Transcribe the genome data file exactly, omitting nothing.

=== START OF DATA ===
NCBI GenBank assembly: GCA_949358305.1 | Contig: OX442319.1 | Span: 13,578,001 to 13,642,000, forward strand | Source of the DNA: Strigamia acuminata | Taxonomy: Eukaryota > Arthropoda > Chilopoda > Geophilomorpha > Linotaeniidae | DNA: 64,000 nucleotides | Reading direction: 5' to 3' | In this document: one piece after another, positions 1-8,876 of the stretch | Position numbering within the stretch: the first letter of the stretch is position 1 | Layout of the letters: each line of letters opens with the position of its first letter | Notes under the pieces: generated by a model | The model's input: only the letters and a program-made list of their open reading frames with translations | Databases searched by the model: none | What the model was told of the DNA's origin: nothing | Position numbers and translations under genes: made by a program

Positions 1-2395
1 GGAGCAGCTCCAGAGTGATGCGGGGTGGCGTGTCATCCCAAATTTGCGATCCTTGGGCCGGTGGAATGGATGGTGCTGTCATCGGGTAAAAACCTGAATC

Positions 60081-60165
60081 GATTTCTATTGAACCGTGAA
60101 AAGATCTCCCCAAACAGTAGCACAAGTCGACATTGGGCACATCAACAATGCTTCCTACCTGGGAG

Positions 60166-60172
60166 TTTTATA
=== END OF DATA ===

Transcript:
NCBI GenBank assembly: GCA_949358305.1 | Contig: OX442319.1 | Span: 13,578,001 to 13,642,000, forward strand | Source of the DNA: Strigamia acuminata | Taxonomy: Eukaryota > Arthropoda > Chilopoda > Geophilomorpha > Linotaeniidae | DNA: 64,000 nucleotides | Reading direction: 5' to 3' | In this document: one piece after another, positions 1-8,876 of the stretch | Position numbering within the stretch: the first letter of the stretch is position 1 | Layout of the letters: each line of letters opens with the position of its first letter | Notes under the pieces: generated by a model | The model's input: only the letters and a program-made list of their open reading frames with translations | Databases searched by the model: none | What the model was told of the DNA's origin: nothing | Position numbers and translations under genes: made by a program

Positions 1-2395
1 GGAGCAGCTCCAGAGTGATGCGGGGTGGCGTGTCATCCCAAATTTGCGATCCTTGGGCCGGTGGAATGGATGGTGCTGTCATCGGGTAAAAACCTGAATC

Positions 60081-60165
60081 GATTTCTATTGAACCGTGAA
60101 AAGATCTCCCCAAACAGTAGCACAAGTCGACATTGGGCACATCAACAATGCTTCCTACCTGGGAG

Positions 60166-60172
60166 TTTTATA